35 Revenue workers investigated for fraud, misconduct and theft
More than 35 staff of the Revenue Commissioners have been investigated for serious misconduct, including theft, fraud and underperformance in the last three years, the Herald has learned.
Documents obtained by this newspaper show the number of serious misconduct cases by Revenue staff has increased year-on-year since 2013.
Revenue management investigated just seven cases of misconduct in 2013, rising to 14 cases in 2014.
The worrying trend continued last year, when 16 cases were investigated.
Documents also show that high-ranking and well-paid workers were among those investigated.
Four higher executive officers - who earn up to €47,379 per year - were subject to inquires, despite regular staff memos on acceptable behaviour at work.
The majority of misconduct cases related to underperformance, breaches of sick leave rules, failing to comply with official procedures, and inappropriate access to data stored by the Revenue Commissioners.
Most of the staff involved in these incidents were dismissed, had their salary reduced or received formal warnings.
However, in other cases staff were sanctioned for other serious issues - including theft, fraud, misuse of the internet, and conflict of interest.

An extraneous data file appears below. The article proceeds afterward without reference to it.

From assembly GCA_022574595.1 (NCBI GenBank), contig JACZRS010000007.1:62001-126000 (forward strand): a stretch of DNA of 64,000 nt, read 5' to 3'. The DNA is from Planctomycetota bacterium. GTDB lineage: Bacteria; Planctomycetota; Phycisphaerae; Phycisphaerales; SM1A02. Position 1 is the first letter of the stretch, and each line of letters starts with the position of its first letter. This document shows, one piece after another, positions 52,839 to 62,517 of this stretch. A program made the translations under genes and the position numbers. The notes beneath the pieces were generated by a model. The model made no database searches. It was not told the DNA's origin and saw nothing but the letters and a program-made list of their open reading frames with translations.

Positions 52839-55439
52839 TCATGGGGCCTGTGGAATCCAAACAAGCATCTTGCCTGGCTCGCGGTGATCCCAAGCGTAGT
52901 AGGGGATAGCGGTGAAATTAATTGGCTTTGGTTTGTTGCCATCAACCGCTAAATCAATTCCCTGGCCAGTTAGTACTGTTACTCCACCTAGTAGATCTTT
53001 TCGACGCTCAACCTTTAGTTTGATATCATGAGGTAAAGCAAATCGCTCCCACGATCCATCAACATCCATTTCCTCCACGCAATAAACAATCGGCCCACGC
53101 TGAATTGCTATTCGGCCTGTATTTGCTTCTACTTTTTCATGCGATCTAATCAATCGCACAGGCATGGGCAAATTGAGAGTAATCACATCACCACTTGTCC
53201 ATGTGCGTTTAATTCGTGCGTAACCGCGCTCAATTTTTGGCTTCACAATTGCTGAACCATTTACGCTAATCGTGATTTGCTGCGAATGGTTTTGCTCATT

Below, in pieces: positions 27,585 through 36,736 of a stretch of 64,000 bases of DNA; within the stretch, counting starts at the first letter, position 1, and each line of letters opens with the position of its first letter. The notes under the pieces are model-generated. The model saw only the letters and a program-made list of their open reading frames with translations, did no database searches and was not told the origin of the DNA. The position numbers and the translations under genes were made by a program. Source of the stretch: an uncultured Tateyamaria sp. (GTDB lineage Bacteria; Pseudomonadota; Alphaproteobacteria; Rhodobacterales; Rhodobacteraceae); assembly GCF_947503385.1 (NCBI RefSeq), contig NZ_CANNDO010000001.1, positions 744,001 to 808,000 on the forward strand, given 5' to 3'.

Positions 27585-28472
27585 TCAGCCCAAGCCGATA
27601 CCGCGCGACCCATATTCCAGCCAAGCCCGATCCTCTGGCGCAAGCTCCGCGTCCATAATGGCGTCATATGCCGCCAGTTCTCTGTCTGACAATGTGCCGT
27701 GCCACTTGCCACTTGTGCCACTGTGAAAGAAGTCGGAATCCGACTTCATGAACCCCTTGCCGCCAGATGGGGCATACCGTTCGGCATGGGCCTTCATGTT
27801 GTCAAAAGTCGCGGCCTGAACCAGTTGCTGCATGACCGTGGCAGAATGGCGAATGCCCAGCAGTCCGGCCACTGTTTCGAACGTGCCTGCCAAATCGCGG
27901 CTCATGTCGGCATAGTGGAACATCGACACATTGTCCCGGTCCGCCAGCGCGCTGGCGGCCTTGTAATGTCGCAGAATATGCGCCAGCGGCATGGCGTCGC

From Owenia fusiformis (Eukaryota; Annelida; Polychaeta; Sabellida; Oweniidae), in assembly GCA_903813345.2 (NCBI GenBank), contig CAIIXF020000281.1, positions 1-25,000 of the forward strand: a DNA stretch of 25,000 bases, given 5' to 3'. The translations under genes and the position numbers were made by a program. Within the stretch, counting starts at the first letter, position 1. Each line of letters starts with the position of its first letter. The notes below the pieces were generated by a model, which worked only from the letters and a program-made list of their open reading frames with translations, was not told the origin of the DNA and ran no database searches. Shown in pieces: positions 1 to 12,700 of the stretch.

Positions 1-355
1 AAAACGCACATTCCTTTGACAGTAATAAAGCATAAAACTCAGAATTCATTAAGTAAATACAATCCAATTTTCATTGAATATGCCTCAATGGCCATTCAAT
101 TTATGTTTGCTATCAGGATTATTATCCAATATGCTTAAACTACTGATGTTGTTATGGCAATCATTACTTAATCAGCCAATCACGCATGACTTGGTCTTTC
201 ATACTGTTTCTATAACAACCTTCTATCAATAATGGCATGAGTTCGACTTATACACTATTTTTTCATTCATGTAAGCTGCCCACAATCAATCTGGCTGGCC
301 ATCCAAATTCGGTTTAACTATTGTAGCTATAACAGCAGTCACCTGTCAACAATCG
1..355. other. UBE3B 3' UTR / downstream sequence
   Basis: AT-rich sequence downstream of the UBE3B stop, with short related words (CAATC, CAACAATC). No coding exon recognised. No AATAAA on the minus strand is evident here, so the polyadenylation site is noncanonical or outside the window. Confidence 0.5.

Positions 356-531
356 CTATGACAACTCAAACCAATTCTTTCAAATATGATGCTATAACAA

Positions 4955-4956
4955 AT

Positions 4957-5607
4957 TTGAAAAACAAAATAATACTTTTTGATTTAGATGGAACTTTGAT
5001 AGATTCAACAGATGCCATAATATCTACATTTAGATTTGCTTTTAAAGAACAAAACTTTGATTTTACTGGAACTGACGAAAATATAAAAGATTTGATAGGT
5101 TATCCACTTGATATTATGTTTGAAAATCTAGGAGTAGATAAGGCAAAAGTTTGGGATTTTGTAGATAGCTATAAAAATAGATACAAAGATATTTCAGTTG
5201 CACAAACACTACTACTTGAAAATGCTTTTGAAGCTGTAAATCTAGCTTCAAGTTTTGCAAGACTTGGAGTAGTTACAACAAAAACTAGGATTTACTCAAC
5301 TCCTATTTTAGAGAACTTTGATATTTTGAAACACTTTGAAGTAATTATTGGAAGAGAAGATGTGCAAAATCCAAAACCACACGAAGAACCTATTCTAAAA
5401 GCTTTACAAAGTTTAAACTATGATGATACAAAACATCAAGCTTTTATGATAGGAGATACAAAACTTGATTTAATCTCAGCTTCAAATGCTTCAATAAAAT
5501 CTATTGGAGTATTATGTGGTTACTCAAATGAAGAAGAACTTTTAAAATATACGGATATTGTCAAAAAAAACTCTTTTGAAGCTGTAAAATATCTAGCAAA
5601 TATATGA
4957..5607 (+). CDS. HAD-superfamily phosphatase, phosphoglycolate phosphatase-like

In 2013, a Revenue worker's salary was reduced for misusing the internet, while another worker was dismissed for not obeying civil service codes of practice.
A worker who was being investigated in 2014 for a fraudulent tax refund claim resigned before a sanction could be imposed.
In another case where a worker accessed data inappropriately, they were not dismissed but were demoted and transferred.
Another worker had their salary reduced for theft last year, as did a member of staff who inappropriately accessed data.
Last year, three workers involved in incidents of misconduct either resigned or retired before a sanction was imposed.
Nine cases of misconduct against Revenue workers are still ongoing - including cases of fraud, inappropriate conduct in the workplace, unauthorised removal of property, and the disclosure of data.
Despite the number of misconduct cases increasing, a spokesman for the Revenue Commissioners said the number is "relatively small" compared to the 6,259 staff they employ.
"Allegations of wrongdoing are always fully investigated by the Revenue Commissioners," said the spokesman.
"Where an investigation finds that misconduct has occurred, the official will be subject to disciplinary proceedings under the disciplinary code."
Investigations should take no longer than eight week, but cases can be extended "in the interest of thoroughness".